ABOVE: A small news item noted the organization of a ladies society by Issei (first generation Japanese immigrant) women in the peatlands of Orange County, "said to be the first one known in this country." (Santa Ana Register, September 25, 2021)
Days before California women gained suffrage after election day, October 10, 1911, Japanese women in north Orange County organized. Scattered across the rural countryside, ladies society meetings were a way to connect and talk with other women who shared a common culture and experience. As most were new to the country, they could freely talk about how to navigate their new surroundings and share their confusion, experiences, and lend each other support.
Prohibited from becoming U.S. citizens due to their Japanese ancestry, the majority were women who had been permitted to join their spouses in the United States following the 1907 Gentlemen's Agreement between the U.S. and Japan. It was only two years prior to the first of California's alien land laws in 1913.
The Japanese women of Wintersburg Village, Talbert, and Smeltzer may have been aware of the organizing effort in rural areas of California by women for Equal Suffrage. There was opposition to women's suffrage in the urban communities of San Francisco and Los Angeles and on election night, October 10, 1911, suffragists thought they had lost due to that opposition.
San Francisco had voted "no" by almost 14,000 votes. Los Angeles had voted "yes" by slightly over 2,000 votes. The Southern California counties had "rolled up a slight majority for woman suffrage" reported the Santa Ana Register. There were election observers watching the ballot count, tagging approximately 3,000 as "fraudulent." But after several days of ballot counting, Equal Suffrage had passed statewide by 3,587 votes (final tally 125,037 to 121,450). The rural precincts had come through.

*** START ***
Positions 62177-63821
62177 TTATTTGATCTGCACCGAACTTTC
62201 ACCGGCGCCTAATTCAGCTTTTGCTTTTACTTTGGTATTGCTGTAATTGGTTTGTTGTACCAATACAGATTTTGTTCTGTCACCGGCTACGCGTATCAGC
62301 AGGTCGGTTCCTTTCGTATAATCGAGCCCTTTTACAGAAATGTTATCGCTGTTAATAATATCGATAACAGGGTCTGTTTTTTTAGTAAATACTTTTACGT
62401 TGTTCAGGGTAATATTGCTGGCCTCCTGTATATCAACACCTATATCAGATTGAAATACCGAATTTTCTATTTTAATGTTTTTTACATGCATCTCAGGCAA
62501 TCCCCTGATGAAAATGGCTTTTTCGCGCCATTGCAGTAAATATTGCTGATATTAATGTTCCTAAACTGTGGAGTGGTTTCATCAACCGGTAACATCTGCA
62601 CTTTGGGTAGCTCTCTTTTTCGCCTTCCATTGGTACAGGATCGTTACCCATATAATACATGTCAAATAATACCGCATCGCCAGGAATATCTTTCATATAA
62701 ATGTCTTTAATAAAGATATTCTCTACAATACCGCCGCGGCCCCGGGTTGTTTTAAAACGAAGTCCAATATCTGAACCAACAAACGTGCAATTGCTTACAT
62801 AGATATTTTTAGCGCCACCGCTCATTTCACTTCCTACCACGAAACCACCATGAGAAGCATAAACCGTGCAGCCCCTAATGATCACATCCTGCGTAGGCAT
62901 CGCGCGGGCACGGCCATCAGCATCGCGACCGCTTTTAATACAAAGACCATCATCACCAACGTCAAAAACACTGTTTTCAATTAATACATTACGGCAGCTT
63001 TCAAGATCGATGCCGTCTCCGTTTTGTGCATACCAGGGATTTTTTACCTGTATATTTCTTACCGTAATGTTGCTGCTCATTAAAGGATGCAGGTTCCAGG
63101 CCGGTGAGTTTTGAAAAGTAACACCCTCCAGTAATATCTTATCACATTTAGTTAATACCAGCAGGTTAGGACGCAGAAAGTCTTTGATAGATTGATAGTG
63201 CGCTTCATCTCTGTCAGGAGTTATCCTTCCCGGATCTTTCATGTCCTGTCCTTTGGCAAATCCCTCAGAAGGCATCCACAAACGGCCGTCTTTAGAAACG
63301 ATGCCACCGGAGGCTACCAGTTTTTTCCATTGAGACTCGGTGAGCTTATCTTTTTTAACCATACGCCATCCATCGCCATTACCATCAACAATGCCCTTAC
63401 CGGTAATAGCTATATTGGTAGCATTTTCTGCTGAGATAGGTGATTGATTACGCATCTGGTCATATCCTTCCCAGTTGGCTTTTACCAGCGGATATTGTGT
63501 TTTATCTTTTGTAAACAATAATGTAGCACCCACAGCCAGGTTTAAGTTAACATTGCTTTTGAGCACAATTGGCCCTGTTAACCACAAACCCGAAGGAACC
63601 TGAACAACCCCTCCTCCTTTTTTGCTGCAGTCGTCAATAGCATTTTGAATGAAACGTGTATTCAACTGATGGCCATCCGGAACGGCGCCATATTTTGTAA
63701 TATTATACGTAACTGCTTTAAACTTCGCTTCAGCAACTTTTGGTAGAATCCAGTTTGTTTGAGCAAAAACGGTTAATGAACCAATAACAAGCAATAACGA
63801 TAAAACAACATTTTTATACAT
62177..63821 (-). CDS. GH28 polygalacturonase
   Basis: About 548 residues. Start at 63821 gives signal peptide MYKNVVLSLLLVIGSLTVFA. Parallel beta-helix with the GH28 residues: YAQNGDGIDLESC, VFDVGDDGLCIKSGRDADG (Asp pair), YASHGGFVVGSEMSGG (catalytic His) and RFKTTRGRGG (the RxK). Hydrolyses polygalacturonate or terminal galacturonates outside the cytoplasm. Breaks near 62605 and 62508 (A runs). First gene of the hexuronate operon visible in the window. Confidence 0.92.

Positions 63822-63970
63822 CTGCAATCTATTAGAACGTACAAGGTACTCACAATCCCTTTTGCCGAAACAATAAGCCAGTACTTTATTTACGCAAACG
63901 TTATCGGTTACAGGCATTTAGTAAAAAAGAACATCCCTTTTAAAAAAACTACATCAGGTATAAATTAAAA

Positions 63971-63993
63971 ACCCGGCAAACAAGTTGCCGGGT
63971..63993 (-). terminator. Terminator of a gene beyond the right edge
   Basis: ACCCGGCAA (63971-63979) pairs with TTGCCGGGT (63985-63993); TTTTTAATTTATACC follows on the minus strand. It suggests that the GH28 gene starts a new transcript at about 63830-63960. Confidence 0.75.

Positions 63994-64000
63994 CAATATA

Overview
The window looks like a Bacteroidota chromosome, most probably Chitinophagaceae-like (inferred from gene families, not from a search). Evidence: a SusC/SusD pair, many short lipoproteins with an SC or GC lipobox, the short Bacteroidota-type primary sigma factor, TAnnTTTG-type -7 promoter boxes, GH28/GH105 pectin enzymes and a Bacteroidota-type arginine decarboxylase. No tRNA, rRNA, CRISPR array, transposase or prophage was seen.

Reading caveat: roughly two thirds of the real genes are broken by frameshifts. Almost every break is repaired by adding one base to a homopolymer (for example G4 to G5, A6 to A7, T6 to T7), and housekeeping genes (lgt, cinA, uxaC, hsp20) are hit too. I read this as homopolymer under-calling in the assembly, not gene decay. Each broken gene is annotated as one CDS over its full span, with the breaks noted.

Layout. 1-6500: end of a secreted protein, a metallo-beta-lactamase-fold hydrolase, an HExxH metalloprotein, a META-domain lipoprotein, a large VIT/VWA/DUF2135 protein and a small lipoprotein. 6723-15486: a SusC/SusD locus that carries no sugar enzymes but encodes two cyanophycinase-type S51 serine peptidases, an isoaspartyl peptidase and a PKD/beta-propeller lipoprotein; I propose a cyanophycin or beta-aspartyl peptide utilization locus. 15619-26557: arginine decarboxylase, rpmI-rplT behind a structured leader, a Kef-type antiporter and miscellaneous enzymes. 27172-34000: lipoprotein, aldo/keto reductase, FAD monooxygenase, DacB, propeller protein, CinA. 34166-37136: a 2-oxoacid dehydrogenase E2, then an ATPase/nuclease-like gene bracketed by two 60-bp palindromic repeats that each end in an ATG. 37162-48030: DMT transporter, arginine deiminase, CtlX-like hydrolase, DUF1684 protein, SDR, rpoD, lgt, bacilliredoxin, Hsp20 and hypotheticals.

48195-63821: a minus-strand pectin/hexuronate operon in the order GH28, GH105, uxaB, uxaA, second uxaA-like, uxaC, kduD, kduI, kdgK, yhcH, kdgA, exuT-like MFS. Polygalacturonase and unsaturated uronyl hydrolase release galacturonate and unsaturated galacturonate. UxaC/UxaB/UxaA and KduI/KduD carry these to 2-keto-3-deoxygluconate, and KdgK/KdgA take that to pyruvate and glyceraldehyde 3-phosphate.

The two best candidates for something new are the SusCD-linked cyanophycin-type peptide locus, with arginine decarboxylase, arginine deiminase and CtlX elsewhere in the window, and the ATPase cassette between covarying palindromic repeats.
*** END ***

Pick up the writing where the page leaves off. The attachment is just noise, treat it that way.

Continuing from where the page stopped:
RIGHT: In go-big-or-go-home fashion the Santa Ana Register wrongly predicted the night of October 10, 1911, that the State defeated women's suffrage. The next day, the Register corrected and reported suffrage was "still in balance" statewide, but had lost in Orange County by 38 votes out of the 3,600 ballots cast. By Friday evening, October 13, the Register conceded in a much smaller news item halfway down the page, "Suffrage surely carried in State." By October 17, buried on page 4 there were small news items on women registering to vote and possibly voting in the November election on the "wet or dry" issue in Fullerton. (Santa Ana Register, October 10, 1911)
In Southern California, Maria Guadalupe Evangelina de Lopez was a prominent organizer for women's suffrage, frequently speaking to majority men audiences as they would vote on suffrage. "The first suffrage speech in Spanish that has ever been made in the State in this or any other campaign was made at Ventura on Saturday by Miss Maria G. de Lopez, a member of the Los Angeles High School faculty. Many of the Spanish speaking people of Ventura heard the address which will be given in other parts of the State during the summer months when the State will be canvassed by the suffrigists (sic)," noted the Concord Transcript newspaper in Concord, California.
The Santa Ana Register was certain the night of October 10 that women's suffrage had been defeated, running a large, below the banner headline, "State defeats woman suffrage." The newspaper's corrections continued over the next several days in increasingly smaller headlines. On November 21, 1911, following state vote certification and women registering to vote, the Santa Ana Register predicted that "Riverside seems to have elected a socialist mayor" with the "woman vote practically all in by noon." By November 29, the Register seems to have accepted their new overlords, running a tiny article that bills had been introduced in Sacrament to make women voters eligible for all public offices "to harmonize the political code with the equal suffrage regime."
LEFT: Ten days after the vote on women's suffrage, the Santa Ana Register shared on page 4 opinions published by other Orange County newspapers, including the Huntington Beach News, which "rejoices in the victory of the woman's suffrage amendment to the California constitution." (Santa Ana Register, October 20, 1911)